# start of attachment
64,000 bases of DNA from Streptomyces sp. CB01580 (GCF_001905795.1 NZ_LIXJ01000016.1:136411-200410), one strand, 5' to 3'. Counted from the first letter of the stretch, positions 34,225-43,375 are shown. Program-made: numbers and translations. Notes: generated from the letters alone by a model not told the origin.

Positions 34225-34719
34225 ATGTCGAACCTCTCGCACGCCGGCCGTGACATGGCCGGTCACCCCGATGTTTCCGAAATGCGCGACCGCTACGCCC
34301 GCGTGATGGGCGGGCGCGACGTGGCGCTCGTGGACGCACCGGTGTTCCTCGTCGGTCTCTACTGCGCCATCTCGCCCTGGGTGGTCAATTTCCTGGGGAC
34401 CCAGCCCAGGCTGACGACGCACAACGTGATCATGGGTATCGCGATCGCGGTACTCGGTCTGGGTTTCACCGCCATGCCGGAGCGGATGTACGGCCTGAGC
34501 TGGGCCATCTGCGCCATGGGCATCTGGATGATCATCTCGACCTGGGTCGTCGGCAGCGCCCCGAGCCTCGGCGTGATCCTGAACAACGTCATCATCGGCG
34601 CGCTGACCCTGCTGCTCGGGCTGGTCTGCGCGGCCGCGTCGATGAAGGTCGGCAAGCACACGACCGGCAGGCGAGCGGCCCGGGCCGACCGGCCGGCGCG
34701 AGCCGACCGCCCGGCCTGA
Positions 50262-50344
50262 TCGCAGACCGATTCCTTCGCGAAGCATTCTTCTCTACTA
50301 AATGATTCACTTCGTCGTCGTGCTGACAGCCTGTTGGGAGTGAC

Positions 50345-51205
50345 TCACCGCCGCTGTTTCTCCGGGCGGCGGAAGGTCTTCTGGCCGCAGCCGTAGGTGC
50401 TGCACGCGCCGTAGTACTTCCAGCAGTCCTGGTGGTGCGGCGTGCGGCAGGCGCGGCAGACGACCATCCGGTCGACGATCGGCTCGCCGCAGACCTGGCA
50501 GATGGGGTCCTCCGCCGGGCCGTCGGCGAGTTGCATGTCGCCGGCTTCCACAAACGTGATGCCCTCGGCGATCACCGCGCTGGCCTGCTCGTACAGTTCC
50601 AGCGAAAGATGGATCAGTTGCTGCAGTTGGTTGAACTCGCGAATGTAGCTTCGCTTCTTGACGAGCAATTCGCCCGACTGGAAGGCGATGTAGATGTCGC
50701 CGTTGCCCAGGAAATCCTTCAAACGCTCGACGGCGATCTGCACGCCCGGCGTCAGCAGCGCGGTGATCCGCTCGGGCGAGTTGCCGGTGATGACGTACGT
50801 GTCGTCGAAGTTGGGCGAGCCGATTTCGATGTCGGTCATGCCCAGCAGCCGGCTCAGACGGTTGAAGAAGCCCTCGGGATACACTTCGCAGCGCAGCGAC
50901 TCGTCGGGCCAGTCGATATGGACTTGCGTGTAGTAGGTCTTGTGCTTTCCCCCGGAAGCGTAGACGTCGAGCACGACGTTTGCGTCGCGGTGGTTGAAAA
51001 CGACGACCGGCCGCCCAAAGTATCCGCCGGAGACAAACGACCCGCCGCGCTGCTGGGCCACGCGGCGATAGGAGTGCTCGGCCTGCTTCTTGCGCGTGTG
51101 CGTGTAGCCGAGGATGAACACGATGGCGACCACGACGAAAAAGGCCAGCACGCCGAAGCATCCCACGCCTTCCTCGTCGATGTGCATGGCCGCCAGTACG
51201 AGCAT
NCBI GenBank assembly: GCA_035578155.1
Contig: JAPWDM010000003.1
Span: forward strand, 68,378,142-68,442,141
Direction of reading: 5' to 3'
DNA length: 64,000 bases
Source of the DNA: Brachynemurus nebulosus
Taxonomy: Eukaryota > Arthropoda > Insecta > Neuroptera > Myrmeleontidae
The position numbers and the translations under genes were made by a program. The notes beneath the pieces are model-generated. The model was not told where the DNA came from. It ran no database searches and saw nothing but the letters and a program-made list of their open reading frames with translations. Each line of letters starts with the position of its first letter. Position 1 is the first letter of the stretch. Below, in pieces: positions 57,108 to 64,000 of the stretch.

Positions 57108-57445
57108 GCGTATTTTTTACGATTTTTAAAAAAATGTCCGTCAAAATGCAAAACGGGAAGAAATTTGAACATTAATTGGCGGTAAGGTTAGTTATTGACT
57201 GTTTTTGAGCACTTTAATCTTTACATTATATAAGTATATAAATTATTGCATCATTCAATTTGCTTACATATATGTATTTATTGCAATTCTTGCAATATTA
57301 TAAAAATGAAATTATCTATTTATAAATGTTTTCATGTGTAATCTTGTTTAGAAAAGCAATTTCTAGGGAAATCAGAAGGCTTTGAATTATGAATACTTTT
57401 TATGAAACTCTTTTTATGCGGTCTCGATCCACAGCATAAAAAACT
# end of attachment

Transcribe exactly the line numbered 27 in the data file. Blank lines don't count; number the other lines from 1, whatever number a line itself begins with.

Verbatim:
DNA length: 64,000 bases